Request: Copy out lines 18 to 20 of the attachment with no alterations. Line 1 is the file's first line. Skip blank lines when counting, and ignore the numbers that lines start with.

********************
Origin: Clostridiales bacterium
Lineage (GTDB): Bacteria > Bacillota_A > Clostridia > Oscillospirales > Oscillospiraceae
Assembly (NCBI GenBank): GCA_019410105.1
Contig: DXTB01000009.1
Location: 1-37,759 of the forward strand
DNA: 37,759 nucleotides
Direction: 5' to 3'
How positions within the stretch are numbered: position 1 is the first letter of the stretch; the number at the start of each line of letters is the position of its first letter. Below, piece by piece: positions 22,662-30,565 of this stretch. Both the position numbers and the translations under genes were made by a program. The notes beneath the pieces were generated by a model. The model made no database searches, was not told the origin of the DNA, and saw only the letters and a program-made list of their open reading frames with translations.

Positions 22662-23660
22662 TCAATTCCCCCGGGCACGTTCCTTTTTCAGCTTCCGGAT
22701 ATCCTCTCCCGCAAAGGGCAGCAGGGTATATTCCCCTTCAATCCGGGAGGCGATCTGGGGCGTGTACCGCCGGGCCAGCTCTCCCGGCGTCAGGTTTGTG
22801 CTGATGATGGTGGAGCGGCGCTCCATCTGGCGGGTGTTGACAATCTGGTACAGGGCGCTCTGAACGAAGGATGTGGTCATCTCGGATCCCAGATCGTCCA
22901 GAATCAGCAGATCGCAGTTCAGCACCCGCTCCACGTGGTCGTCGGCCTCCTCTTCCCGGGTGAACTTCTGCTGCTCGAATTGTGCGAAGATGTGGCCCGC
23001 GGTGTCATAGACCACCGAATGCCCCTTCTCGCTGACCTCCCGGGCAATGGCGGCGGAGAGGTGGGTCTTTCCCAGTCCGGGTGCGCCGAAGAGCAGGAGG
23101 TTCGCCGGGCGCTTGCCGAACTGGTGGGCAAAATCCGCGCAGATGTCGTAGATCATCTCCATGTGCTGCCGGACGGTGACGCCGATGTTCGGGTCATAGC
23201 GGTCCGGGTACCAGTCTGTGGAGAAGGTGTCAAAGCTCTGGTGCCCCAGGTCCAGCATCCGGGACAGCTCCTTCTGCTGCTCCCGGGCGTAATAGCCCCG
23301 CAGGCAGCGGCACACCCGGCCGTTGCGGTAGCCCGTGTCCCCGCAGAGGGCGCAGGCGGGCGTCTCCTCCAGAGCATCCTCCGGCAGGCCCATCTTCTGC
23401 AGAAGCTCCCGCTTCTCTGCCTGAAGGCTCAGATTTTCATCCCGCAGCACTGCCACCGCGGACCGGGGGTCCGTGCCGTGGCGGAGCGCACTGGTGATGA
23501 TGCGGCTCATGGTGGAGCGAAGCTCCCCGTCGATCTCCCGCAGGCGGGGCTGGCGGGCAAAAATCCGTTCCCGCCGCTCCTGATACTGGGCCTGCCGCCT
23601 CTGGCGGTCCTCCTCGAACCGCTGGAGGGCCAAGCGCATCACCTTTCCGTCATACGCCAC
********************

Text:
23401 AGAAGCTCCCGCTTCTCTGCCTGAAGGCTCAGATTTTCATCCCGCAGCACTGCCACCGCGGACCGGGGGTCCGTGCCGTGGCGGAGCGCACTGGTGATGA
23501 TGCGGCTCATGGTGGAGCGAAGCTCCCCGTCGATCTCCCGCAGGCGGGGCTGGCGGGCAAAAATCCGTTCCCGCCGCTCCTGATACTGGGCCTGCCGCCT
23601 CTGGCGGTCCTCCTCGAACCGCTGGAGGGCCAAGCGCATCACCTTTCCGTCATACGCCAC